Radnofsky Talks

Democratic U.S. Senate hopeful Barbara Ann Radnofsky Courts Austin

The good news for Democratic U.S. Senate hopeful Barbara Ann Radnofsky: President Bush's approval ratings in Texas are at 42%, according to SurveyUSA. If Dubya's ratings are that low among the very people who catapulted his political career to the White House, you know he's screwing up.

Now the bad news: The same pollster shows incumbent Sen. Kay Bailey Hutchison's approval rating at 58%, a number that has held steady for at least the past year, consistently hovering around 60%. Nonetheless, Radnofsky is hoping that Hutchison's unflagging support for the president will eventually pull that number down. Speaking to a handful of supporters at the Dandelion Cafe in East Austin on Monday, Radnofsky was hopeful that the way Hutchison "has tied herself to Bush" will turn into a boat anchor.

"What's happened in the last three months is even more dramatic than what happened after the hurricanes. There was before the hurricanes and after the hurricanes in terms of attitudes of people that this could be done, and there was a recognition of the cost of corruption in this society that has happened in Texas. But in the last three months, somewhat corresponding with Bush's decline in the polls … what I've seen, is that everyplace I go … there's a true feeling in this state that things have got to change. There's a groundswell of discomfort and discontent."

Elsewhere in the nation, trying to counter those poll numbers, Bush again pulled out one of his few remaining weapons, gay bashing, with a renewed call for a constitutional amendment to ban gay marriage. (At press time, the proposal was defeated in the Senate.) Radnofsky tackled that and the Republicans' other distraction issue, immigration, during a Q&A session with attendees. Obviously still mindful of which state she is trying to represent, she treaded cautiously.

"I haven't heard a cogent explanation [of how gay marriage threatens traditional marriage]," Radnofsky said, "but what I have heard is that people have religious feelings about it. And it is not my place to attack someone's closely held religious beliefs. … But what I can find is common ground. And let me tell you the common ground on that issue: It's why President Bush, and John Kerry, and I think every major candidate has endorsed and supported civil unions. When we have civil unions we have order in society. When we have order in society, we have partners who are able to get the health care they want at the doctor's office as preventive care instead of going to the emergency room and being a burden on society." Radnofsky emphasized that she does not support the constitutional ban on gay marriage that Bush is pushing (and that Hutchison supports).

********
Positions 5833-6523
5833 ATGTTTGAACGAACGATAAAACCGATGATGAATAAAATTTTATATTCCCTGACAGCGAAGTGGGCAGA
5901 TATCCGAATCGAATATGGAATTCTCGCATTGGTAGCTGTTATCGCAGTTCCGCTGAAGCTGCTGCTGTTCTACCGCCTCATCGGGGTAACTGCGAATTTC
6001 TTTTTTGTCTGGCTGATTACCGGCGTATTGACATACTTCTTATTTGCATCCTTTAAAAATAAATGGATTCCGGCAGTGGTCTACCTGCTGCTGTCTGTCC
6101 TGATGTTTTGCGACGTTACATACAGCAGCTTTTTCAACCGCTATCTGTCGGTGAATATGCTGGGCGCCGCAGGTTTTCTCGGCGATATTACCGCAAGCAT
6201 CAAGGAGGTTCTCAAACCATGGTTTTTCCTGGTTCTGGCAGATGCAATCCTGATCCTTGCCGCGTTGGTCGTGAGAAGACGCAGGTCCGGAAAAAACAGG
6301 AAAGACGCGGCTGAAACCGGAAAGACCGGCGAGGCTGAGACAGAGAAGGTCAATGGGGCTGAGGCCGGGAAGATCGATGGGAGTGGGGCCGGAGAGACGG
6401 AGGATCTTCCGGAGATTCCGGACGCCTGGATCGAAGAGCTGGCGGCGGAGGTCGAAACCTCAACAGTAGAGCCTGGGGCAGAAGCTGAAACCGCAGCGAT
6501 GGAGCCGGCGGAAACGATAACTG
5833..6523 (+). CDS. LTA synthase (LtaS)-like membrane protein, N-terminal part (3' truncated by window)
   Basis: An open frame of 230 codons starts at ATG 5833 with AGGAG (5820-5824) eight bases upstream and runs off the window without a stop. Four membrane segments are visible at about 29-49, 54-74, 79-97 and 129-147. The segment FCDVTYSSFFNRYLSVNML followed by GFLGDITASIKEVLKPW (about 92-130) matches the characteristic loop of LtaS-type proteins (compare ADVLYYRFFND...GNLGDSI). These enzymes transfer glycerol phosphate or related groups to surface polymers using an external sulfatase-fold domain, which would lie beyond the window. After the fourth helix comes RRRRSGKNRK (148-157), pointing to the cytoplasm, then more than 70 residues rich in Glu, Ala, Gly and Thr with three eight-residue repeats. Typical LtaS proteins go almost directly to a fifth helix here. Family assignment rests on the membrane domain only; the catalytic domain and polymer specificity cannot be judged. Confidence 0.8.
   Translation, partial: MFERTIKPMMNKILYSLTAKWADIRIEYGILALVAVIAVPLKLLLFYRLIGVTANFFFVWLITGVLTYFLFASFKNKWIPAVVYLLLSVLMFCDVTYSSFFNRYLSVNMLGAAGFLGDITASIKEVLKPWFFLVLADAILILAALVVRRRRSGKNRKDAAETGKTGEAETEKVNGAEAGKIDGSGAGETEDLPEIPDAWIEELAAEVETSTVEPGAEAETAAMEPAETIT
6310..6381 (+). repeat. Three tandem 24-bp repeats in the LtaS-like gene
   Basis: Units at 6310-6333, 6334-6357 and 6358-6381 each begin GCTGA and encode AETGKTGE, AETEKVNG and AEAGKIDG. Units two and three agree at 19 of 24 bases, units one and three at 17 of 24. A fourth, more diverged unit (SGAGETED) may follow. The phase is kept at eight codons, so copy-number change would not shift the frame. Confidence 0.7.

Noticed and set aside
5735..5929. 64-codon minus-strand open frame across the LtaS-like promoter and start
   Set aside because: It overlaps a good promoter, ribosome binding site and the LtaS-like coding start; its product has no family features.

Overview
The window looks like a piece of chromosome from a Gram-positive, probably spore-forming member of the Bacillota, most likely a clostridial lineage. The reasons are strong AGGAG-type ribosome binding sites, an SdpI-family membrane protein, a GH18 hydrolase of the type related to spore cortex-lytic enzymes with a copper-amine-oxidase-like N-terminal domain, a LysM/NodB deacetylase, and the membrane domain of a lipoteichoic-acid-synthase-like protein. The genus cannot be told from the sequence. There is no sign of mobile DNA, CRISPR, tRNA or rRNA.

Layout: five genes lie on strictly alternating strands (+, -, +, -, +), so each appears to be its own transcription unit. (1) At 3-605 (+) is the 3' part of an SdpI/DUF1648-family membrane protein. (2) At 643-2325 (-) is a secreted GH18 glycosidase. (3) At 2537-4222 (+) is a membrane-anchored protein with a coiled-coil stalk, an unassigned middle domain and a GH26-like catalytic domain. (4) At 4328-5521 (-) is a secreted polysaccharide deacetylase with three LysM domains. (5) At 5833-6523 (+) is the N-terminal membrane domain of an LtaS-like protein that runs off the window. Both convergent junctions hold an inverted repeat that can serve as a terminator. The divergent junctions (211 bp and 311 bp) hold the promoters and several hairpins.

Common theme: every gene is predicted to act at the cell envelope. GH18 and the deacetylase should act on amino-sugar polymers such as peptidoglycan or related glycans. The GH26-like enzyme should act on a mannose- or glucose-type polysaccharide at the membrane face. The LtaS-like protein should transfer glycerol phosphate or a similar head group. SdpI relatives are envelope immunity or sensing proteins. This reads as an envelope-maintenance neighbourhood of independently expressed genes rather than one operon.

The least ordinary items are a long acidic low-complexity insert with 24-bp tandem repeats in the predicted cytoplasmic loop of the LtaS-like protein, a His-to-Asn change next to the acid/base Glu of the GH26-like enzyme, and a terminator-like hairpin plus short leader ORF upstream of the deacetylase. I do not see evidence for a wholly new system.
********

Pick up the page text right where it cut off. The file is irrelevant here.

On the other big scapegoat of the moment, undocumented immigrants, Radnofsky said, "A wall won't work. Sen. Hutchison just voted for 327 miles of wall, partially in California and Arizona. … Even [Homeland Security Secretary] Michael Chertoff derides such proposals as costing billions and not workable. …

"We must have a system where they can register, and the only way to get folks to register and come forward is to give them a path to citizenship. It's flat-out the only way. The proposals to round them up and send them home, which is what Sen. Hutchison has said – again, derided by Michael Chertoff as costing billions – we're talking a 4-to-5-billion [dollars]-a-year effort that won't work."

But Radnofsky wouldn't make that path an easy one: It would have to be "arduous," she said. When asked to define that word, she said, "There's no reason not to require English to be learned. And keep your nose clean … completely. Pay a fine. And be here for a sufficient period of time that you're recognized as no risk." And what would be a sufficient period? "Well, people are waiting 20 years now. There's no harm in making them wait seven to 12 to 20 years. And make them stand in line behind … those who are legally waiting."

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Barbara RadnofskyU.S. Senate, Barbara Radnofsky, Kay Bailey Hutchison, George W. Bush, immigration, gay marriage, Michael Chertoff

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